Sir Alastair Cook has received his knighthoood for services to cricket, after being dubbed by the queen during a ceremony at Buckingham Palace.
Cook, 34, retired from Test cricket after scoring a hundred in his final innings at The Oval against India in September 2018, after 161 Test appearances and 12,472 runs - both England records.
He is the first England cricketer to receive a knighthood since Sir Ian Botham in 2007, and the first since New Zealand's Sir Richard Hadlee in 1990 to do so while still an active player. He will continue to play for Essex this year after signing a new three-year deal last season.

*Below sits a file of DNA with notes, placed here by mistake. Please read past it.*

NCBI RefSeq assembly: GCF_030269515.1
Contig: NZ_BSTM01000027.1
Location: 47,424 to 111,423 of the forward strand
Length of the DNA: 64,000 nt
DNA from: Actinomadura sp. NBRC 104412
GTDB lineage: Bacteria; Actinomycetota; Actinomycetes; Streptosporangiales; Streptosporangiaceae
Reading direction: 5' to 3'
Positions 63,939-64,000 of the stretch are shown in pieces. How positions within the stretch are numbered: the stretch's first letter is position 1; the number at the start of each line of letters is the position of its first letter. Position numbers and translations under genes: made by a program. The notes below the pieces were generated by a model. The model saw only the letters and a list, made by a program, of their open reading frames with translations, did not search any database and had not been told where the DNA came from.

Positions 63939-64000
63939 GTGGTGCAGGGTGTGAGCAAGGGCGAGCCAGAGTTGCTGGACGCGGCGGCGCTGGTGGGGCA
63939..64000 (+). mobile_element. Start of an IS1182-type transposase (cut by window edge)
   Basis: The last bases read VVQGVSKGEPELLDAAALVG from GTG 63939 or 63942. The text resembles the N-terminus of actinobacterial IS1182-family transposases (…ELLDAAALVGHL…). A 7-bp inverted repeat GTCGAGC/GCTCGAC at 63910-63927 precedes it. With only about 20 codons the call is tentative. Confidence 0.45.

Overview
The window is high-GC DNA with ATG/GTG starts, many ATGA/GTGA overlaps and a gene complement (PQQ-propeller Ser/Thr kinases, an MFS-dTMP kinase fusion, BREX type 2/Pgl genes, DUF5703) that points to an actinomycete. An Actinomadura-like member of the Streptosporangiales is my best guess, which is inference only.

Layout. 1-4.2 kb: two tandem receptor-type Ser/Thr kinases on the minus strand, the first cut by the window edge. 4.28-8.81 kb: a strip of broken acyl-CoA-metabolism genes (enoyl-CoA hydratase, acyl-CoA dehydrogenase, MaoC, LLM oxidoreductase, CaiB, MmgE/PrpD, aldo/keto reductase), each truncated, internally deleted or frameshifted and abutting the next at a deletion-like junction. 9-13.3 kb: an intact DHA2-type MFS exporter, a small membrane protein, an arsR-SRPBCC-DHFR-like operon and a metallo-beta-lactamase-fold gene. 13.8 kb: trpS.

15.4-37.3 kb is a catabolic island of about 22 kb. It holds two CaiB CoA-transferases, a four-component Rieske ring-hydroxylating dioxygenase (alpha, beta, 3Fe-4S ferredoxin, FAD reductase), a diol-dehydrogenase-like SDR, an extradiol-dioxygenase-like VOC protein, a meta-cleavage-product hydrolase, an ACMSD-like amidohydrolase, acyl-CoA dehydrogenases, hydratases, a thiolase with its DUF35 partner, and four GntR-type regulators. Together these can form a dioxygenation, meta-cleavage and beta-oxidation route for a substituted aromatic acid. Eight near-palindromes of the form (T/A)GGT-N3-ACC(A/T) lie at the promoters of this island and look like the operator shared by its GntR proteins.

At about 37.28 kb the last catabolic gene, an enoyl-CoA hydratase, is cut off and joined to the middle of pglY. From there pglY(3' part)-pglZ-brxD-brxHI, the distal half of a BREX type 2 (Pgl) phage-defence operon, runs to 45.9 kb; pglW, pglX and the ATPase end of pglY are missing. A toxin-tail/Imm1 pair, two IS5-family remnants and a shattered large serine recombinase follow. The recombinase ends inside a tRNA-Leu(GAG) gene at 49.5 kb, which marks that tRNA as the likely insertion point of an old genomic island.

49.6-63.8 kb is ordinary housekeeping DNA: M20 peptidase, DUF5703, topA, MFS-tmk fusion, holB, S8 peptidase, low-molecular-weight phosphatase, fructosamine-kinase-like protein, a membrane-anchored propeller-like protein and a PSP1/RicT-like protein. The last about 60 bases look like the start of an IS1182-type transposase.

"Seeing my name up there in whatever capacity - you just don't get used to it," Cook said after the ceremony. "You never get used to it and I don't think I will ever get used to seeing my name with a 'Sir' before it."
Cook received his honour after kneeling in front of the queen to be dubbed on the shoulders, before receiving his medal and engaging in a short chat afterwards.
"It is just weird, when you are told you have to just walk and kneel, that you should get so nervous," he said. "I have played cricket in front of many thousands and done okay but you get just as nervous just walking and kneeling, which is very strange."